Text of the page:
Console.WriteLine("Links by tag name:");
foreach(IHTMLElement anchorElement in htmlDoc.getElementsByTagName("a"))
{
    if(anchorElement.className == "resultLink")
    {
        Console.WriteLine(anchorElement.innerText);
    }
}

Console.WriteLine("Links by result walking:");
IHTMLElement resultContainerDiv = htmlDoc.getElementById("icePage_SearchResults_ResultsRepeaterByRelevance_ResultRepeaterContainerWeb");
foreach (HTMLDivElement resultDiv in (IHTMLElementCollection)resultContainerDiv.children)
{
    IHTMLElement resultLink = (IHTMLElement)resultDiv.firstChild;
    Console.WriteLine(resultLink.innerText);
}

Console.WriteLine("img src:");
foreach (IHTMLImgElement imgElement in htmlDoc.getElementsByTagName("img"))
{
    Console.WriteLine(imgElement.src);
}

Console.WriteLine("img src 2:");
foreach (IHTMLImgElement imgElement in htmlDoc.images)
{
    Console.WriteLine(imgElement.src);
}

The first bit walks through all of the links, which are <a> tags, looking for elements with the class “resultLink”.  When it finds one, it prints out the .innerText property, which contains the flattened text content of the element.  The second section finds the same elements, but walks through a bit of the tree structure to find the links among children nodes.

I should probably point out now that the structure of websites tends to change over time, so if you try to run this and you get a bunch of exceptions, that’s what’s going on.  If anything on the page changes, this code is likely to break.  It works for me right now, and that’s really all that matters anyway.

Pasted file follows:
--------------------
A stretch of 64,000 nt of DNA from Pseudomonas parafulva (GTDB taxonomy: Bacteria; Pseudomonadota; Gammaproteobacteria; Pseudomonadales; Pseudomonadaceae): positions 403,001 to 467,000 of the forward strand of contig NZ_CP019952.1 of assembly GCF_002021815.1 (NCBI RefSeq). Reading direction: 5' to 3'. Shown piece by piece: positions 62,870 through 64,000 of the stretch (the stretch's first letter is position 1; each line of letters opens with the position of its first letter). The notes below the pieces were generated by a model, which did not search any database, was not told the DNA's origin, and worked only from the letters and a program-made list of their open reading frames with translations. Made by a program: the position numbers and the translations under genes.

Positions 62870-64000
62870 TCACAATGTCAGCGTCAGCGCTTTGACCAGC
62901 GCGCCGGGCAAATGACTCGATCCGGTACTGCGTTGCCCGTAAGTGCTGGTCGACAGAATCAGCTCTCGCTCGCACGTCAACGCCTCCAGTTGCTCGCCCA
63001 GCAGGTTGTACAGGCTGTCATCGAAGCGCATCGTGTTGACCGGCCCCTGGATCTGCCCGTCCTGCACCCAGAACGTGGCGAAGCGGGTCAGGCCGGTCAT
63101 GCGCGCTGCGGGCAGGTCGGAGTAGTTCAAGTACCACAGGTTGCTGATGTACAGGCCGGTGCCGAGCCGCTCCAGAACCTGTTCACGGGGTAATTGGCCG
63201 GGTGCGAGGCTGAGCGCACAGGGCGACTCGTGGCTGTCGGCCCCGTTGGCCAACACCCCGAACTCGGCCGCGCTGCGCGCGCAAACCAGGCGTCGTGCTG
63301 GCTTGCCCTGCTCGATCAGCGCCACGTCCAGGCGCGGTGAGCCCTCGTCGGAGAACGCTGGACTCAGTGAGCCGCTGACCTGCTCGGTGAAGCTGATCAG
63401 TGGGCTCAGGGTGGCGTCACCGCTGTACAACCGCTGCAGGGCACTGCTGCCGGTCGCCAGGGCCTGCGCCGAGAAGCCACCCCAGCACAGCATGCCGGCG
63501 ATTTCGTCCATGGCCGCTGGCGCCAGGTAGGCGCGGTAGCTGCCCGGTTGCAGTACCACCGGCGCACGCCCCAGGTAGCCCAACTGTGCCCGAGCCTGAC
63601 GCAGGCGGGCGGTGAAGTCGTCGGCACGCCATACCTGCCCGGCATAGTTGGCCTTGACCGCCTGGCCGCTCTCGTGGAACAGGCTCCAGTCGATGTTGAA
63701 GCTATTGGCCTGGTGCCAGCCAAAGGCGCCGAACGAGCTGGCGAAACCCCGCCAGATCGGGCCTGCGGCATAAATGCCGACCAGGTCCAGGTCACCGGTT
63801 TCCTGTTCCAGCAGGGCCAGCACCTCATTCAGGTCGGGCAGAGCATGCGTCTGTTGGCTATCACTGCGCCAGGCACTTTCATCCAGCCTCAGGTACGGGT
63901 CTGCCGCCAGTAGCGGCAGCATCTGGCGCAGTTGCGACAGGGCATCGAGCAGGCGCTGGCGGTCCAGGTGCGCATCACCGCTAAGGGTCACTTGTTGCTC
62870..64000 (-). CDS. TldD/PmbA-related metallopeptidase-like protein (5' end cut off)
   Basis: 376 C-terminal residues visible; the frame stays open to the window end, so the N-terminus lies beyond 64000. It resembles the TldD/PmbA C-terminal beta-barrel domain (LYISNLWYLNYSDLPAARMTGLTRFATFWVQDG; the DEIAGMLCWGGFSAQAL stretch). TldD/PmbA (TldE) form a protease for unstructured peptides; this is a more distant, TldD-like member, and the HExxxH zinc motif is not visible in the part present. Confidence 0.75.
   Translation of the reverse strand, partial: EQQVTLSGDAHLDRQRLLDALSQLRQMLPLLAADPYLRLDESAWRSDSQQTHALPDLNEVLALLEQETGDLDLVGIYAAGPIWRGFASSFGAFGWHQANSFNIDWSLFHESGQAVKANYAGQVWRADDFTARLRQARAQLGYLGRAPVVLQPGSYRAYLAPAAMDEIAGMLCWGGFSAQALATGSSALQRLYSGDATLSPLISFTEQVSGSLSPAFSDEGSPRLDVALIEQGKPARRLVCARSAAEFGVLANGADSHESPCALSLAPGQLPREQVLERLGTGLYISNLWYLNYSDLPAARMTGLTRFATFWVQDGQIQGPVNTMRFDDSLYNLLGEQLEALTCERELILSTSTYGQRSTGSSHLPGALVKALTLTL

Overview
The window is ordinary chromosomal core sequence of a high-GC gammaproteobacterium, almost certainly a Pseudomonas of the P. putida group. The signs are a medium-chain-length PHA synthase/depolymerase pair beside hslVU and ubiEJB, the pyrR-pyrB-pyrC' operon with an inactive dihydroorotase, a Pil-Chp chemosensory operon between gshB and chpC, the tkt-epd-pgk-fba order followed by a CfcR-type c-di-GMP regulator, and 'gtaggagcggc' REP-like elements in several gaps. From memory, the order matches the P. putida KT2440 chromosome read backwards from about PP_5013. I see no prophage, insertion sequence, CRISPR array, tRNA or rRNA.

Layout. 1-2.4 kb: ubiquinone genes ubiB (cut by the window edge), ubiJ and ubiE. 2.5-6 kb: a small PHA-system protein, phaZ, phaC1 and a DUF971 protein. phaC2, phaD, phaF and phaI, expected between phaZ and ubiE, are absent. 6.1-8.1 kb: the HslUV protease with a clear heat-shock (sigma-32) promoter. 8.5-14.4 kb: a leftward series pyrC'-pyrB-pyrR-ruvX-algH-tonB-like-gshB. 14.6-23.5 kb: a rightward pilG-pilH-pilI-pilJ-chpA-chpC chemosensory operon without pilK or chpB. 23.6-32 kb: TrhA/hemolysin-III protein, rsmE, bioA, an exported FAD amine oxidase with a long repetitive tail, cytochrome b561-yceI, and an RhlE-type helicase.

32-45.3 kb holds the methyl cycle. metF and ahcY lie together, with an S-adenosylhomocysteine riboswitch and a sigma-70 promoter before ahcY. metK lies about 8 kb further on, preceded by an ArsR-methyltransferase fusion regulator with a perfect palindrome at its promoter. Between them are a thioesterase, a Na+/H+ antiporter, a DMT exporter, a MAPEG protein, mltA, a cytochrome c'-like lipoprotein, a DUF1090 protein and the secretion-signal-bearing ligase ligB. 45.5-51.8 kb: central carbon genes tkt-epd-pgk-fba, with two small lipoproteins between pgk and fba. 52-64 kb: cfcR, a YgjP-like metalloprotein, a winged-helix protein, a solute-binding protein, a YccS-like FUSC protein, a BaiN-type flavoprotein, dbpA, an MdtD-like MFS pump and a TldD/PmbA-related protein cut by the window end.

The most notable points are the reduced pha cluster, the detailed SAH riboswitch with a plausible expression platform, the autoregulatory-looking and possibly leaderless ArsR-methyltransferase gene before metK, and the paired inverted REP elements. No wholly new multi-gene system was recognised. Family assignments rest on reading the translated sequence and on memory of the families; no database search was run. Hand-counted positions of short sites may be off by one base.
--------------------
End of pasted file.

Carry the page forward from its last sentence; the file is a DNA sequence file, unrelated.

The last bit, the part with the “img src” is walking through the page and printing out the URLs of all of the images on the page in two different ways.  First by using the tag name method you already have seen, and the second time by using the .images convenience property on the document.  There are a few other properties like that, so take a look at what Intellisense shows you and play around a bit to get a feel for what’s there.

BUT WAIT, THERE’S MORE!

We’ve got all this access to stuff on the page.  We can put text in text boxes, we can click buttons, we can read the links and images, so why not step it up a notch and modify the page in some crazy way.  Like, I don’t know, maybe we could put a box around every div on the page?

Like so:

foreach (HTMLDivElement divElement in htmlDoc.getElementsByTagName("div"))
{
    divElement.runtimeStyle.borderStyle = "groove";
    divElement.runtimeStyle.borderWidth = "3";
}

KABOOM!

Of course, a crazy box cascade is of little practical value, but you get the basic idea of what you’re able to do.  You’re inside the page being rendered, so you can completely rewrite it if you want.  You’re not stuck with a static, read-only page, so learn how and where to use that to your advantage.  I’ve used this ability inside tests to write out debug information or inject JavaScript functions to be called by the automation.

Here’s the full example code from today:

using System;
using System.Collections.Generic;
using System.Linq;
using System.Text;